Killing demonstrates need for continued protections and public education


ASHLAND, Ore. -- On Friday, July 13, 2007 a mature female wolf was found dead and partially decomposed on private land near Elgin, OR. Federal wildlife forensics examiners notified agency staff at the Oregon Department of Fish and Wildlife (ODFW) that the wolf had originated from the Idaho wild wolf population and died from wounds inflicted by a high-powered rifle. The announcement from ODFW was noted as bittersweet by conservation organizations, which heralded the first confirmation in seven years of a wild wolf in the state, and simultaneously mourned her demise. "Having a wolf confirmed in Oregon after all these years is such a positive event, yet hard to celebrate since the only reason we learned of her presence is her death," noted Amaroq Weiss, Director of Western Species Conservation for Defenders of Wildlife, and a member of the state-appointed advisory committee that helped ODFW develop the wolf conservation and management plan that was adopted in 2005. "Ironically, she was killed at the very moment federal officials are considering removing federal protections for wolves in the west, including the part of Oregon where this wolf was shot. The news of this illegal killing demonstrates that strong federal protections should not yet be removed in our region."

Since 1999, at least three other wolves have made their way from Idaho into OR. The first was captured and returned to Idaho, the second was struck and killed by a car, and the third illegally killed in a still unsolved shooting. State and federal officials have received hundreds of unconfirmed reports of wolf sightings since 1998, but none have been confirmed since 2000. Experts and local communities believed that it was only a matter of time before the next confirmed wolf appearance occurred because of an overwhelming body of evidence, including tracks, droppings and, just last year, video evidence of a fourth wolf in the Zumwalt Prairie area.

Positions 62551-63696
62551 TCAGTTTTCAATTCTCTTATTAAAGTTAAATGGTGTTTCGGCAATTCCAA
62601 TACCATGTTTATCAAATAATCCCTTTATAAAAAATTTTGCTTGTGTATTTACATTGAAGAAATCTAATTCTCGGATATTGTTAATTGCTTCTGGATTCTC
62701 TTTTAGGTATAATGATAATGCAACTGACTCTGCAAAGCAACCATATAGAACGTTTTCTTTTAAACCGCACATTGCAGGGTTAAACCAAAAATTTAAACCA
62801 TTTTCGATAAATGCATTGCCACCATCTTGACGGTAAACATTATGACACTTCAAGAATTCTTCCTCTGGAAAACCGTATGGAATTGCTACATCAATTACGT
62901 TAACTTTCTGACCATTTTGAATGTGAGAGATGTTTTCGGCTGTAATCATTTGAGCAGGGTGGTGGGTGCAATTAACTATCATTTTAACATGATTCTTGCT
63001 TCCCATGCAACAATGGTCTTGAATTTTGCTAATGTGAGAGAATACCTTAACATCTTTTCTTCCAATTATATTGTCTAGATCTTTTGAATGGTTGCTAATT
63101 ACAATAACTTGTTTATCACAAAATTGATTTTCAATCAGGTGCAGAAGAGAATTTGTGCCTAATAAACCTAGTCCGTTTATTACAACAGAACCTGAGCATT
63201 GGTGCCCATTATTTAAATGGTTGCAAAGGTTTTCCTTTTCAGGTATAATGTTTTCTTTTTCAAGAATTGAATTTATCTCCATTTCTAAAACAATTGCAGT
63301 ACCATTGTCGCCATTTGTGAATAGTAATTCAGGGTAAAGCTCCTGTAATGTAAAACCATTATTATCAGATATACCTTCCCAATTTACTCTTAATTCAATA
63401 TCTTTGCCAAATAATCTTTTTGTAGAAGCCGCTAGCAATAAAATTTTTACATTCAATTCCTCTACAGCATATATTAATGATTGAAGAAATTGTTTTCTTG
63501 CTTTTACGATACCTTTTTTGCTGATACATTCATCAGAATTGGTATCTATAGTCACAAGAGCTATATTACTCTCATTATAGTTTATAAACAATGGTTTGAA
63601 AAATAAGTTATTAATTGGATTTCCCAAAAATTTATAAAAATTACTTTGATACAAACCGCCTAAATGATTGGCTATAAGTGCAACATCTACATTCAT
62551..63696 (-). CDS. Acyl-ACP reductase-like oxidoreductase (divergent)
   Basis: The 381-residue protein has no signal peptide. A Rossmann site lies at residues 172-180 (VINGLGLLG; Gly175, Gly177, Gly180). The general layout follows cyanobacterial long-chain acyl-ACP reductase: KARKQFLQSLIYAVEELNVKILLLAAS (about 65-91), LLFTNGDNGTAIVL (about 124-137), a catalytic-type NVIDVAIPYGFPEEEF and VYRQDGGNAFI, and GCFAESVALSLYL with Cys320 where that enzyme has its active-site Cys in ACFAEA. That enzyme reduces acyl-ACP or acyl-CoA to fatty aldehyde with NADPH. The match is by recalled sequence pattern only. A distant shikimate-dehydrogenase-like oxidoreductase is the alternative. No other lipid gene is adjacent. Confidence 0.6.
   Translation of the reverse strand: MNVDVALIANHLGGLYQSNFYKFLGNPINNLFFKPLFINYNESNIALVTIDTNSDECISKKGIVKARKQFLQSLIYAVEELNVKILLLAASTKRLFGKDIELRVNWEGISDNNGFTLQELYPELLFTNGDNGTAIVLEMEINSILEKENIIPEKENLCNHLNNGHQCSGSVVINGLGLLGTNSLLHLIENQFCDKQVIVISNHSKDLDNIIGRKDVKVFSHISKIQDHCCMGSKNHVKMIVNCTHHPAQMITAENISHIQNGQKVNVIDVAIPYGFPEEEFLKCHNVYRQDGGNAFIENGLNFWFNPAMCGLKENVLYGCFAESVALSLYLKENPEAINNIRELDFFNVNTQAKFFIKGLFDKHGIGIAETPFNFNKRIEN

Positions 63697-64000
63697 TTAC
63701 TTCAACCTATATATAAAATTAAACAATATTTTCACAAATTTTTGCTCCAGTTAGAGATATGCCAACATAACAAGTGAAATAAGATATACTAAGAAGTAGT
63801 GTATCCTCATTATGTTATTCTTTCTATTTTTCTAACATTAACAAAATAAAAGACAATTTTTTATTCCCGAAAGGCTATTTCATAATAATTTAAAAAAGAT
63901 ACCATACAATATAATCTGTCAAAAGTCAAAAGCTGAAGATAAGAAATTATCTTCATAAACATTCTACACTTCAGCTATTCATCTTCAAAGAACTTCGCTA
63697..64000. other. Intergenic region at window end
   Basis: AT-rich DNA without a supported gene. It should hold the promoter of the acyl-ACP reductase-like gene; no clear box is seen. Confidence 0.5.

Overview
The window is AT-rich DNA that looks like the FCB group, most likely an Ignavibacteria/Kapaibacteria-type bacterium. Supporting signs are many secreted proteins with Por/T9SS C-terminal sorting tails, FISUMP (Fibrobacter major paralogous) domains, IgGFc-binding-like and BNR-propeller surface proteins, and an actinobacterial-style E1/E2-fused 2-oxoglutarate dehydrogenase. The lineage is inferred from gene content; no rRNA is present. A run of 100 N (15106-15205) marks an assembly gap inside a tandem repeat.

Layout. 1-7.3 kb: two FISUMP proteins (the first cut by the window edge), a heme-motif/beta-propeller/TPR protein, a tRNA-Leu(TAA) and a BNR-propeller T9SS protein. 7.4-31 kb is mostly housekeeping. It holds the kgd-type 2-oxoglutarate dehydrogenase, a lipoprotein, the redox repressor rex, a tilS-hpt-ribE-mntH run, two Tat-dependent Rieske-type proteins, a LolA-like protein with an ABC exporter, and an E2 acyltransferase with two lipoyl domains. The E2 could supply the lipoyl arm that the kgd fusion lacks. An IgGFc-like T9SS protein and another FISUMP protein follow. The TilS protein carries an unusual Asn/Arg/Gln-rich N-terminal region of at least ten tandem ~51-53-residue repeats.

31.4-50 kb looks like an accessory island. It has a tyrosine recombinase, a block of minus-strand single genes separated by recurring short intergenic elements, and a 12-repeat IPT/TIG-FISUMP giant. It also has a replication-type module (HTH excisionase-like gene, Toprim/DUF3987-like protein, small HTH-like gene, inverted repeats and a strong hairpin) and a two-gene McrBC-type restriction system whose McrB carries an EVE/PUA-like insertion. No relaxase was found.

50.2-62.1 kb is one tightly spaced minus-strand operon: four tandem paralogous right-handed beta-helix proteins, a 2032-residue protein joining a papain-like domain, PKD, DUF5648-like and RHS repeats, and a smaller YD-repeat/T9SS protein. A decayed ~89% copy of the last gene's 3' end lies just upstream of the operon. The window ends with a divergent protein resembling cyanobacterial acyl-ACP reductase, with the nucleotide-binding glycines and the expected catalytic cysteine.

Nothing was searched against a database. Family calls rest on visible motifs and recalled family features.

"Oregonians overwhelmingly support the return of wolves, even if our track record with the first several wolves confirmed here seems pretty abysmal," said Hells Canyon Preservation Council's Executive Director Greg Dyson, whose organization was also a representative on the state wolf planning committee. "The state wolf plan intended that public education would be a large part of wolf management in Oregon, and it's clear from this sad event that there needs to be more public educational outreach. This effort would teach people to identify a wolf when they see it and to learn that it is possible to live with wolves rather than resort to senseless killing out of fear or ignorance. Continued federal protections and public education are key to the survival of imperiled species like wolves."